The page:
By Richard Riehl
When my wife and I arrived at Alga Norte Park last week to be among the first to sign the referendum to let us vote on the city Council’s decision to allow a developer to build a shopping center on the Hedionda Lagoon, we found two tables there, the first set up to dissuade those of us headed for the referendum table nearby. The folks supporting the Caruso development were pleasant enough, inviting us to hear their side of the story. But having already been duped into signing a petition to “save the Strawberry Fields,” only to learn we’d been misled, we headed straight for the referendum table a few yards away.
While we were a little disappointed to see the opposition nearby, we concluded it was just an example of a healthy democracy at work. But when the relentlessly dishonest television ads began to flood the local channels it became clear Rick Caruso’s multi-million dollar marketing campaign remained in full swing. Then a glossy mailer arrived, paid for by Preserving Carlsbad Open Space the Right Way, Inc. (2350 Kerner Blvd., Suite 250, San Rafael, CA), “with major funding by Caruso Affiliated.” It featured a quote from the Carlsbad Strawberry Company owner, Jimmy Ukegawa, the person most likely to benefit from having a shopping center next door to his business. He claims, “The efforts of corporate interests from outside of California and others to overturn our city Council’s approval of the 85/15 Plan is an attempt to kill off my family strawberry farm and end coastal agriculture in Carlsbad.”
Ukegawa is apparently unaware of the provisions of proposition D, passed by the voters in 2006. It specifically promotes farming in the area in question, for as long as it is economically feasible. It also provides for a comprehensive planning process, with significant citizen input, to determine appropriate open space uses. In fact, it raises agricultural uses of the property from priority 5 to priority 1. The owner of the Strawberry Fields has no more to fear from a public vote on the Council’s decision than any other business owner in Carlsbad.
But the most troubling spin of these ads is linking the call for a vote of the people to, “corporate interests from outside of California” and “others.” Rick Caruso must be having nightmares about his failed project in Arcadia eight years ago, where the city Council unanimously approved his plan for The Shops at Santa Anita mall next to the race track before a Los Angeles County Superior Court judge ruled the project’s environmental impact report had to be revised before the plan could move forward. Judge James C. Chalfant found 11 points of contention in the original environmental impact report, ranging from air quality to solid waste to traffic mitigation (L.A. Times, July 25, 2008). After the Arcadia City Council approved his plan it was challenged in lawsuits by neighbor Westfield Santa Anita and its community advocacy group Arcadia First!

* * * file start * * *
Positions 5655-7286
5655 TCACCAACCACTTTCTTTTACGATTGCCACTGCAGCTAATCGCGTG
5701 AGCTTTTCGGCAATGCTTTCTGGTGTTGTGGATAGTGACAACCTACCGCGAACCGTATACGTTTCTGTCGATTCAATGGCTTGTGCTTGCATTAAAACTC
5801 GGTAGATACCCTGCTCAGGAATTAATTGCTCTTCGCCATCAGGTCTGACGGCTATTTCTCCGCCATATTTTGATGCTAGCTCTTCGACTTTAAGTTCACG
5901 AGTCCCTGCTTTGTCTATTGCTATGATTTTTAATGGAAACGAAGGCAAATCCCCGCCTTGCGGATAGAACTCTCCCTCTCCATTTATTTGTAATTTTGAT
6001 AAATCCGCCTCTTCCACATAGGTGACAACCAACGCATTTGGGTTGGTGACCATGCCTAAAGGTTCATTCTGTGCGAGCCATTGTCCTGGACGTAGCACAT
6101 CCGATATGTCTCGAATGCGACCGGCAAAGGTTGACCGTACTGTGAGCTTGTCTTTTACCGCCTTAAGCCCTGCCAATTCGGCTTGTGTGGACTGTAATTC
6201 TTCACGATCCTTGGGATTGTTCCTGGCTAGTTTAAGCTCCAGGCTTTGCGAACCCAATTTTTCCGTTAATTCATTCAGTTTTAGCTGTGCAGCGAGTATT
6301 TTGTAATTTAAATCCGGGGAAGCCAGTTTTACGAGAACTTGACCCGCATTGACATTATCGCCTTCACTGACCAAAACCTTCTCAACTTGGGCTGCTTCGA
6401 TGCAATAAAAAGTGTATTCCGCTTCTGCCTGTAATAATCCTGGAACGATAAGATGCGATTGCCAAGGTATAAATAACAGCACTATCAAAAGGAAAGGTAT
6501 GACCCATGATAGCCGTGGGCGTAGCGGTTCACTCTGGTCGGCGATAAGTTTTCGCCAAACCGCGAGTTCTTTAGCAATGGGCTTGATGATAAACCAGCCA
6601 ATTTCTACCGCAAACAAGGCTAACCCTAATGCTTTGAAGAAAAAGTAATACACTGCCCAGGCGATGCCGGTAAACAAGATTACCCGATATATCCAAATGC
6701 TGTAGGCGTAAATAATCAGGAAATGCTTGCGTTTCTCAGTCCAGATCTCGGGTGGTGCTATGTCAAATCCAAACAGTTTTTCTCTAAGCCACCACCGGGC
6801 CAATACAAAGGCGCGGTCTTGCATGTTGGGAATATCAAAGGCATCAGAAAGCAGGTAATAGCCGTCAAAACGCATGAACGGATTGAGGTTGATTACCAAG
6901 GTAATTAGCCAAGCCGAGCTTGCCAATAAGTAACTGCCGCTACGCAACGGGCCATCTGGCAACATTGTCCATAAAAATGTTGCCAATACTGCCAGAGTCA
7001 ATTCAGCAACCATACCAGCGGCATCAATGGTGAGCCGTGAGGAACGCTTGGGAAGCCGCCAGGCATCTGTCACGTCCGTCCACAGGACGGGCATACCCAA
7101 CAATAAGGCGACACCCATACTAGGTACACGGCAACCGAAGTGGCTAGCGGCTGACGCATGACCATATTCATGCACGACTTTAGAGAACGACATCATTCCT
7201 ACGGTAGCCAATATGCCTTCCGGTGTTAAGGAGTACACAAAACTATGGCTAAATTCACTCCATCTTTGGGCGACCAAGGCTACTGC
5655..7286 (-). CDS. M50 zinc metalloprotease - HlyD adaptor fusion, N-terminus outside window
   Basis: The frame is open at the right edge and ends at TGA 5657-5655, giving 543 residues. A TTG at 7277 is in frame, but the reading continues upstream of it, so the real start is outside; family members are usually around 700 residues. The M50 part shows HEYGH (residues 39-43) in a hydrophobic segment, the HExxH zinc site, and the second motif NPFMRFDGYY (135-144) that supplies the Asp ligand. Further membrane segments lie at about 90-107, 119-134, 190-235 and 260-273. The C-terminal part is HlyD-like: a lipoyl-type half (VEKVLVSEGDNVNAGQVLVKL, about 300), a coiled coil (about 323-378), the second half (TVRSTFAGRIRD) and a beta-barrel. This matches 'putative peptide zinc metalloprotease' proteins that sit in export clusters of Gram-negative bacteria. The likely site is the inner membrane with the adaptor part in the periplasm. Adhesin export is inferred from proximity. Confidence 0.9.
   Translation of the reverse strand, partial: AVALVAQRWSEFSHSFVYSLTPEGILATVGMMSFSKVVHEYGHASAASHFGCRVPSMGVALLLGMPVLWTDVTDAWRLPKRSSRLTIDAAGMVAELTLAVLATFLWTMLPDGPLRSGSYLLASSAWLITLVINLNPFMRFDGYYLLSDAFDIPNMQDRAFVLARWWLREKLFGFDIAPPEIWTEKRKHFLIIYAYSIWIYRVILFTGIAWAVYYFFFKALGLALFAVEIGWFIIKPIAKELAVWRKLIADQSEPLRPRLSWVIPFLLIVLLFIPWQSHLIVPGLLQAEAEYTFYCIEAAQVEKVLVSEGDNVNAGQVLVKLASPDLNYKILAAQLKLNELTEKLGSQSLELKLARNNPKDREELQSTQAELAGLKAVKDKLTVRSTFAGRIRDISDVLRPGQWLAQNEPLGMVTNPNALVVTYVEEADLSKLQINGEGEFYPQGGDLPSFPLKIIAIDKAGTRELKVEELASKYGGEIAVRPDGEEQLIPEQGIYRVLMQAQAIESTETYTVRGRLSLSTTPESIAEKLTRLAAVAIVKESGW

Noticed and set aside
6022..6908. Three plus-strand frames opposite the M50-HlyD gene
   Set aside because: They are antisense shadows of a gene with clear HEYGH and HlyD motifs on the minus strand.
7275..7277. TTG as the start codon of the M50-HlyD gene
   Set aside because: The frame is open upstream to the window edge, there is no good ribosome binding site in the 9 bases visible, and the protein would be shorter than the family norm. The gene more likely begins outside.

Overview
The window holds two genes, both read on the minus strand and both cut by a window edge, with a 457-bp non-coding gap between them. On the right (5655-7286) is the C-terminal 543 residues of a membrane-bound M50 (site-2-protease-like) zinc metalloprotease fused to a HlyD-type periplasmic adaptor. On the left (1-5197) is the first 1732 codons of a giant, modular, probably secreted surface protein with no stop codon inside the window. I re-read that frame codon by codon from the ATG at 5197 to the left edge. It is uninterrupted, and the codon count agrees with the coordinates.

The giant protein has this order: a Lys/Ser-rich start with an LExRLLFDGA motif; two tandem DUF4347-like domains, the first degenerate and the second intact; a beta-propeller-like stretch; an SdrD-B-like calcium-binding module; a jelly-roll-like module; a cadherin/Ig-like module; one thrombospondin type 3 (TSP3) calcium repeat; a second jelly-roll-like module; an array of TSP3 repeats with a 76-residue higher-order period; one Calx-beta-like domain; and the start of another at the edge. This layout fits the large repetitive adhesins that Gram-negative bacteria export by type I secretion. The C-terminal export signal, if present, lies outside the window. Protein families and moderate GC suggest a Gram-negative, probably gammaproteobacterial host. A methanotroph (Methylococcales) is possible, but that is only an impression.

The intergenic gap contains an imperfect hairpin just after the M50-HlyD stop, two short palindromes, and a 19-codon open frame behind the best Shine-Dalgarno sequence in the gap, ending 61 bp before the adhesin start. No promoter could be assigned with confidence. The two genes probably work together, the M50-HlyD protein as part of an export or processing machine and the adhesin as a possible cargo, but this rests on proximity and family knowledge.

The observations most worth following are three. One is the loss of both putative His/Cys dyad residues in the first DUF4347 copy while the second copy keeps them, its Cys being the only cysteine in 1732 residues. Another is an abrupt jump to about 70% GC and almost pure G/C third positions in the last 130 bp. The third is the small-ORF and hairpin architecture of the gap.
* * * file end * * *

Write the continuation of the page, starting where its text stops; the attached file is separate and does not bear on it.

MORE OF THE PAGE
Sound familiar? It must have been a déjà vu moment for the developer when he learned of the citizens for North County referendum campaign. But this time, after publicly blaming Carlsbad’s Westfield mall for launching the same attack he faced in Arcadia, Westfield’s vice president for corporate relations shot back, “Despite the use of the Westfield name in false statements by Caruso and others, Westfield is not providing any support, financial or otherwise, to the referendum drive.” He promptly retreated to blaming “outside of California corporate interests,” turning to the old Nixonian explanation for civil unrest.
When Caruso refers to “others,” he’s talking about you and me. Sign the referendum before September 24 and get the right to vote on the future of Carlsbad’s open space by the beach.
Richard J. Riehl is a Carlsbad, California resident, retired university administrator, and award-winning columnist for the former daily newspaper, the North County Times.
Richard writes a blog titled The Riehl World
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